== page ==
This post is part of an 8-part series on the steps of the sales process. Click here to see the full series.
Qualification – The Third Step of the Sales Process
Once you have successfully set up an opportunity for a sales conversation with a prospective customer, the first thing you want to do is to qualify them.
By qualification, we mean determining that they are both able to and likely to buy from you. Failure to qualify early in the process means that you will spend a lot of time with prospects that are unlikely to buy from you, which is an enormous waste of time and a huge drain on your overall potential for success. The prospects in your pipeline should have the potential to buy from you, and qualification is where you learn this – do it early in the process!
There are three things that you always need to know about a prospect to consider them qualified. Your industry may have more, such as special certifications or licenses, or some other special circumstance, so know what these are and be sure to add them to this list.
The three things that apply to all prospects are the following:
- They have a current need (preferably an important or compelling one)
- They have the money to buy what you are selling to meet that need
- The person you are talking to can make (or influence) the decision about buying what you are selling
Salespeople are often unwilling to push too hard on qualification questions early in the sales process because the questions seem very invasive. Unfortunately, failure to get the answers to these questions is a recipe for sales pipeline disaster. As such, it is imperative to find ways to get this information.
So how can we do that? How can we get the information we need in a way that does not seem rude or pushy or invasive?
I like to approach it this way:
When you first meet a prospect, it is natural for your to want to know their situation as it relates to your products and services – this is the reason you are meeting after all. Early in the conversation then, take the following line of questioning to establish at a general level where you stand with respect to this bigger question.
“Can we talk about why it is that you wanted to meet with me? What issues are you trying to solve with the products that we offer.”
This will help to establish needs. Ask at least a few questions here, but not too many – just enough to establish the general scope of the problem and the solution that will fill it. Just enough to then ask…..
“In my experience, a solution for a problem like that usually costs between X and Y. I will need to learn more before making a specific proposal, but if our solution meets that need, is that going to fit into the budget?”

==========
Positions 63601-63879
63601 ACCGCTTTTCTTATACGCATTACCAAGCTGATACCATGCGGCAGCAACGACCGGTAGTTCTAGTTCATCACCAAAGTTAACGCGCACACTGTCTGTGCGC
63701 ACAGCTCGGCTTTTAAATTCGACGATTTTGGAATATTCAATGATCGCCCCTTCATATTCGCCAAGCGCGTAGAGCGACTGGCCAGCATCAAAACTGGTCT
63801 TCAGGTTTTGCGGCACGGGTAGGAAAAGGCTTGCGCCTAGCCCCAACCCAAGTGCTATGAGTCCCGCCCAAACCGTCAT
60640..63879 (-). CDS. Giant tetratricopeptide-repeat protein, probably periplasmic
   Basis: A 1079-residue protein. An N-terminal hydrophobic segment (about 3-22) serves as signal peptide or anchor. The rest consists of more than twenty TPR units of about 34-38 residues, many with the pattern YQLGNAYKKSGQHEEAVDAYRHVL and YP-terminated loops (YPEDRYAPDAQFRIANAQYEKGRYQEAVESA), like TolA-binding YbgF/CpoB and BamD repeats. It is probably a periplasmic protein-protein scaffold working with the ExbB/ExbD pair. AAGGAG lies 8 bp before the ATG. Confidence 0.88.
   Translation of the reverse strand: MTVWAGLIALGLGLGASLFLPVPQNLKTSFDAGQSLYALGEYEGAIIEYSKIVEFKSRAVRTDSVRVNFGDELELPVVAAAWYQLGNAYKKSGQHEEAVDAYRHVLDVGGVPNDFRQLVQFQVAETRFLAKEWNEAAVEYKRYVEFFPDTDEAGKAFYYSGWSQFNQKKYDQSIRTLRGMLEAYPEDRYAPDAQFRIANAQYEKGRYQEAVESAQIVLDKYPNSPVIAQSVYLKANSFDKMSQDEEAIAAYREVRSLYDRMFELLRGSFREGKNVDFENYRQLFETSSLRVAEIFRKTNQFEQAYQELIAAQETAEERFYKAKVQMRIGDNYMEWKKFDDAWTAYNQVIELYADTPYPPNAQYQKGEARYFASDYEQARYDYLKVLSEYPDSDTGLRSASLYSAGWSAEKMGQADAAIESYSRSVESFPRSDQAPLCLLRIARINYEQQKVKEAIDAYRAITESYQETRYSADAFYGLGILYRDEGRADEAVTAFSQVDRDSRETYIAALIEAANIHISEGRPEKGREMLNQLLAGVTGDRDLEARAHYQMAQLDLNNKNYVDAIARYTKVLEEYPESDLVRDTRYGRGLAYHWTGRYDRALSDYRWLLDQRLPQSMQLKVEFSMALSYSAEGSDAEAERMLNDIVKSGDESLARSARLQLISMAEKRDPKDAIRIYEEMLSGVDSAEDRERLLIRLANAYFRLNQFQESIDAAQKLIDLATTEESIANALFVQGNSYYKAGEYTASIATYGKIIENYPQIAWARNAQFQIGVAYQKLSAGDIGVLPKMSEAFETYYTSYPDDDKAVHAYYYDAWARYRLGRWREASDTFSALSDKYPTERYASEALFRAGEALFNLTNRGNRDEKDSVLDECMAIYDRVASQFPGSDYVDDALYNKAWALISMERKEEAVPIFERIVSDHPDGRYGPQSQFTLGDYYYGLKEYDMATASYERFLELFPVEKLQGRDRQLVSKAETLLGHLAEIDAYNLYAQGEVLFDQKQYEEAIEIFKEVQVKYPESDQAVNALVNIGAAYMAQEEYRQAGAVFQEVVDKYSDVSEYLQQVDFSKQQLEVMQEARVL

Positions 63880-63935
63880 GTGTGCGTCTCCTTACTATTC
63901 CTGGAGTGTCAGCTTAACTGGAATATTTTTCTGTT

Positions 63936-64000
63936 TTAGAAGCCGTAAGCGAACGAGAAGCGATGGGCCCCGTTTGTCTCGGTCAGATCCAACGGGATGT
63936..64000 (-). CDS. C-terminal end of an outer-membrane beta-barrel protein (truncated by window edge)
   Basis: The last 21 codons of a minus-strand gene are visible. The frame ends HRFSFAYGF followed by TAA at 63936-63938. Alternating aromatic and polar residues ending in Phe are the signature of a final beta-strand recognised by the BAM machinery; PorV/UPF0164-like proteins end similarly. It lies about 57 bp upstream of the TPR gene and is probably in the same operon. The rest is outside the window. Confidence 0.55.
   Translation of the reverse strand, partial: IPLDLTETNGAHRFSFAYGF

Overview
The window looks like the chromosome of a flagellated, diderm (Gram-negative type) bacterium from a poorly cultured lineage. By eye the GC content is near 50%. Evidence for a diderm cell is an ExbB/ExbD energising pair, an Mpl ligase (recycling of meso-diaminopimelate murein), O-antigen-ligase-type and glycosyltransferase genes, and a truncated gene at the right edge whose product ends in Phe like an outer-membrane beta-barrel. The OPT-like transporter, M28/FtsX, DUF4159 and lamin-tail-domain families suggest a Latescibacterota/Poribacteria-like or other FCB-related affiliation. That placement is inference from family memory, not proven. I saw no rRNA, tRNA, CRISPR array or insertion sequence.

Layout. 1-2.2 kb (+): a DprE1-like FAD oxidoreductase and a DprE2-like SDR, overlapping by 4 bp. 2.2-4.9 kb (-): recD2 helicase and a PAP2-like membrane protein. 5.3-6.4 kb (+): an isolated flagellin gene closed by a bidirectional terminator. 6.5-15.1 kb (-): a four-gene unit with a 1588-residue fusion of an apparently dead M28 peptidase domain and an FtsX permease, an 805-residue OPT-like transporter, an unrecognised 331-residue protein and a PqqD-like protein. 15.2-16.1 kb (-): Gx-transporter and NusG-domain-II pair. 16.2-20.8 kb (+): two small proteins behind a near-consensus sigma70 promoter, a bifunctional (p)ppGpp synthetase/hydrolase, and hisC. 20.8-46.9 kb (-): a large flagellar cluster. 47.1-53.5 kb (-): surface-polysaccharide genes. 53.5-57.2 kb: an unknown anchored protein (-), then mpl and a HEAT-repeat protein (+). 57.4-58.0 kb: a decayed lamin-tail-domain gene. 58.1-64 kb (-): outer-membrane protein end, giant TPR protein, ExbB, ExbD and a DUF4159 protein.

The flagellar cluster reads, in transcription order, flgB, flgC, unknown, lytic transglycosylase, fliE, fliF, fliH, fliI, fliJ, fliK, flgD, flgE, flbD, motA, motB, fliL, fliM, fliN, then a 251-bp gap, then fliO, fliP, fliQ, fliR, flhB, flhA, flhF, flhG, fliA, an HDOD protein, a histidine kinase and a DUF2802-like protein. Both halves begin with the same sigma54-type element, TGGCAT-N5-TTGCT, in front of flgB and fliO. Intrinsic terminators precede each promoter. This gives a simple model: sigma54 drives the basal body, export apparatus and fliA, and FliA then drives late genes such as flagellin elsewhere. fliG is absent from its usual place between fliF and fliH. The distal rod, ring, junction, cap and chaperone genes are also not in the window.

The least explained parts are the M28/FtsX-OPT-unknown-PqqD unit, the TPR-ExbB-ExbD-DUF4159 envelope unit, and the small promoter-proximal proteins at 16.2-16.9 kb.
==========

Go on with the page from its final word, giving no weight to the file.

This will help to ensure that there is no unpleasant surprise in your proposal. If your client is thinking four figures and you solution costs five, it is better to find that out sooner rather than later. At this stage, in most cases, you won’t have enough information to name a price just yet, but it’s important to establish the price range early on to avoid trouble later. Don’t name a price that is too low, because your prospect will remember if the price you name in your proposal is higher! The answer to the price questions sets up the next question, which is…..
“So who will we need to involve in a decision like this?”
You may have to dig to find out what financial or technical or administrative people and processes need to occur within the prospects company before the decision to buy your product or service is made, but getting this information now will save you from the too often heard “I need to talk to someone else before making the decision”. When that comes after a long Needs Analysis and Proposal, you spent a lot of time talking to only part of the decision making team, and facing an objection that is almost impossible to overcome.
More detailed information about the situation will be needed, and this is the role of the next step – Needs Analysis, but Needs Analysis can often take a lot of time. You want to be sure that the prospect is qualified before taking the time for Needs Analysis, so get this general information first, and fully, before you move into a more detailed examination of the issues that will lead you to a sale.
Please click on the following links for more information about Qualification, or this link for the full list of topics in this 8-part series on the sales process.
ABOUT THE AUTHOR:
Hi, I’m David Masover. With nearly three decades of B2B sales experience, I work as a private practice Sales Force Development Consultant. I help company leaders understand the root causes of sales issues that keep revenue from growing as fast as it could, and to fix those problems through work with reps, managers, systems, processes, strategies, and tools. You can learn more about me and my work and/or get in touch with me here at my web site www.davidmasover.com/contact/ or on LinkedIn at https://www.linkedin.com/in/masover/